Association of platelet-derived growth factor receptor alpha mutations with gastric primary site and epithelioid or mixed cell morphology in gastrointestinal stromal tumors.
Most gastrointestinal stromal tumors (GISTs) carry activating mutations of the KIT gene encoding the receptor tyrosine kinase KIT. In a previous study we were able to show an association between the lack of KIT mutations (wild-type GISTs) and the presence of a significant epithelioid tumor component. A very recent study described the occurrence of PDGFRalpha mutations in KIT wt GISTS. Therefore, we studied a panel of 87 GISTs for mutations in the hot spot regions of the PDGFRalpha gene with single strand conformation polymorphism analysis and sequencing and correlated the PDGFRalpha status with pathomorphological data. We detected 20 cases with exon 18 mutations but none with exon 12 mutations. The mutations were located in the second kinase domain of PDGFRalpha with 16 point mutations, and four larger deletions of 9 to 12 bp. All cases with mutations in the PDGFRalpha gene revealed wild-type KIT in common regions of mutation, ie, exons 9 and 11. Most interestingly, the occurrence of PDGFRalpha mutations was significantly associated with a higher frequency of epithelioid or mixed morphology (18 of 20 cases, P < 0.0001) and gastric location (all cases, P = 0.0008). Our data indicate that GISTs represent distinctive entities, differing in genetic, biological, and morphological features. (+info)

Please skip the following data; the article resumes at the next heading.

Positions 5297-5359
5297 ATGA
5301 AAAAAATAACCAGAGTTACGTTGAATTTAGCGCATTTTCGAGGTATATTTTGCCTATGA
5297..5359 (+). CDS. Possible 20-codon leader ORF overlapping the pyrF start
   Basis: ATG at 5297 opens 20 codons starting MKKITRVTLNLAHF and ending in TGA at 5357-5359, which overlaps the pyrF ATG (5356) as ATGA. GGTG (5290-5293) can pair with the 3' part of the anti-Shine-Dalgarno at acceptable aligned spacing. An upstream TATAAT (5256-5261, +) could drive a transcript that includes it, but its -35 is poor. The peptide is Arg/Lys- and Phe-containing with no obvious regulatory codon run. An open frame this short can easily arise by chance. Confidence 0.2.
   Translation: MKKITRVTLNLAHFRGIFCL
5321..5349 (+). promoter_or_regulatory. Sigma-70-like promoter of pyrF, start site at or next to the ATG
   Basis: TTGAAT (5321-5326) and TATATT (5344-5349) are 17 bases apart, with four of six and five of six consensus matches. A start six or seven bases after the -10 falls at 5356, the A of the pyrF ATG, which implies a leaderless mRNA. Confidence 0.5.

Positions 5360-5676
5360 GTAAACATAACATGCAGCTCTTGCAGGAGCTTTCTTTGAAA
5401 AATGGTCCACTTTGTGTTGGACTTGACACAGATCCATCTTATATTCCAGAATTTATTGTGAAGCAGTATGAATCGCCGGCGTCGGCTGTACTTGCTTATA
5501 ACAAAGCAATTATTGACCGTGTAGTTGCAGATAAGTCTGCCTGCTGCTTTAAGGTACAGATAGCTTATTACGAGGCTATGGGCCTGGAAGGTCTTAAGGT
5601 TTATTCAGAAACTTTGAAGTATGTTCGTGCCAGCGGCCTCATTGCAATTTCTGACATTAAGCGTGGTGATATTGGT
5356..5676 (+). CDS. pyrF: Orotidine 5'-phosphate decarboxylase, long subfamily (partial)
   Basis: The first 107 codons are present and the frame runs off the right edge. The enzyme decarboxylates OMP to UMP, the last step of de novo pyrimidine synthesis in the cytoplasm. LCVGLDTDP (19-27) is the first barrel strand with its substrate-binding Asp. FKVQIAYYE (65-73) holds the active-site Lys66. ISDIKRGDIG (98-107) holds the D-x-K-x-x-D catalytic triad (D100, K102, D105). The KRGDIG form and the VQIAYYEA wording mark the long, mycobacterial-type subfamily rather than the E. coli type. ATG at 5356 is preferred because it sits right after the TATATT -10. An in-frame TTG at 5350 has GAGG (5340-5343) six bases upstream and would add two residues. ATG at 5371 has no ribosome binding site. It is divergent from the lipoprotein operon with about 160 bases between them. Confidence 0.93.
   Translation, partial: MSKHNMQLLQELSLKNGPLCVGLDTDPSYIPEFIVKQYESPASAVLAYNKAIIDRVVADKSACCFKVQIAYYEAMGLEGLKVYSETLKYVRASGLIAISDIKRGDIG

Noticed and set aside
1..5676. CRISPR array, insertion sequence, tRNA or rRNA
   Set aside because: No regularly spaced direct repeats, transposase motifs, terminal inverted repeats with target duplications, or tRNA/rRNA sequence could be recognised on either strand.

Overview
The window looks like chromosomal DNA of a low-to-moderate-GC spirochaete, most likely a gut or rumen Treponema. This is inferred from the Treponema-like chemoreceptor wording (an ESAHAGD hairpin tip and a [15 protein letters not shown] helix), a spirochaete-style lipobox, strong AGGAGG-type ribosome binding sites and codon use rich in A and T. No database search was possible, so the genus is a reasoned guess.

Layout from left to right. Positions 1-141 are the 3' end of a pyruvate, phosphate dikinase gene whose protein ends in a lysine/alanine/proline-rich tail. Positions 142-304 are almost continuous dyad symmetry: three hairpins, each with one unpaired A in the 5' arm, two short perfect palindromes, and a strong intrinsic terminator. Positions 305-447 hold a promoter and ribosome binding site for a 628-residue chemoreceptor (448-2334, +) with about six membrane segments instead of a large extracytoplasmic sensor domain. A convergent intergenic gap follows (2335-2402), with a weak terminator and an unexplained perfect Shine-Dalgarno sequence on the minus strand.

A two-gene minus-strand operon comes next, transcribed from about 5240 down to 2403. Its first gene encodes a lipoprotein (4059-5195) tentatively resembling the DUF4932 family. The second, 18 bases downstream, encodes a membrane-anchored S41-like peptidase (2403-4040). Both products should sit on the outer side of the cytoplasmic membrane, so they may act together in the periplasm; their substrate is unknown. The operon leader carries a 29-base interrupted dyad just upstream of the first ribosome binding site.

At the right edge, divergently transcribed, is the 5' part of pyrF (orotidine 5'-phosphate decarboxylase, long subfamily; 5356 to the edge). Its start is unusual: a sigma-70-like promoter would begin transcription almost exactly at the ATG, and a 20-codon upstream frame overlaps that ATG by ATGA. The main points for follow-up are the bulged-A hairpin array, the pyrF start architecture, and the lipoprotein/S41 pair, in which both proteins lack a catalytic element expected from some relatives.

Endoscopic sonographically guided fine-needle aspiration yield in submucosal tumors of the gastrointestinal tract.
OBJECTIVE: To study the yield of endoscopic ultrasonographically guided fine-needle aspiration cytologic examination in the diagnosis of submucosal masses. METHODS: From 1999 to 2003, 10 patients underwent ultrasonographically guided fine-needle aspiration for the cytologic diagnosis of submucosal masses in our institution. The endoscopic ultrasonography records and the cytology database were consulted, and the reports were analyzed, as were slide material and the technical aspects related to these procedures. All procedures were performed under conscious sedation and cardiorespiratory monitoring on an outpatient basis. Ten patients (4 men and 6 women; mean age, 60.8 years) were studied. RESULTS: Eight lesions were located in the stomach, and 2 were located in the esophagus, with a mean diameter of 3.3 cm. An experienced cytopathologist was present on-site during all procedures for assessment of adequacy and preliminary cytologic examination. Cytologic diagnoses were obtained in 8 cases as follows: 6 gastrointestinal stromal tumors, 1 organizing submucosal hematoma, and 1 low-grade mucosa-associated lymphoid tissue-associated lymphoma. Two cases consisted of scant gastric epithelium only and were considered nondiagnostic. The cytologic diagnoses guided further clinical treatment. CONCLUSIONS: Ultrasonographically guided fine-needle aspiration with cytopathologic analysis has a high accuracy rate (80%) for diagnosing submucosal lesions. These findings potentially affect clinical decision making. (+info)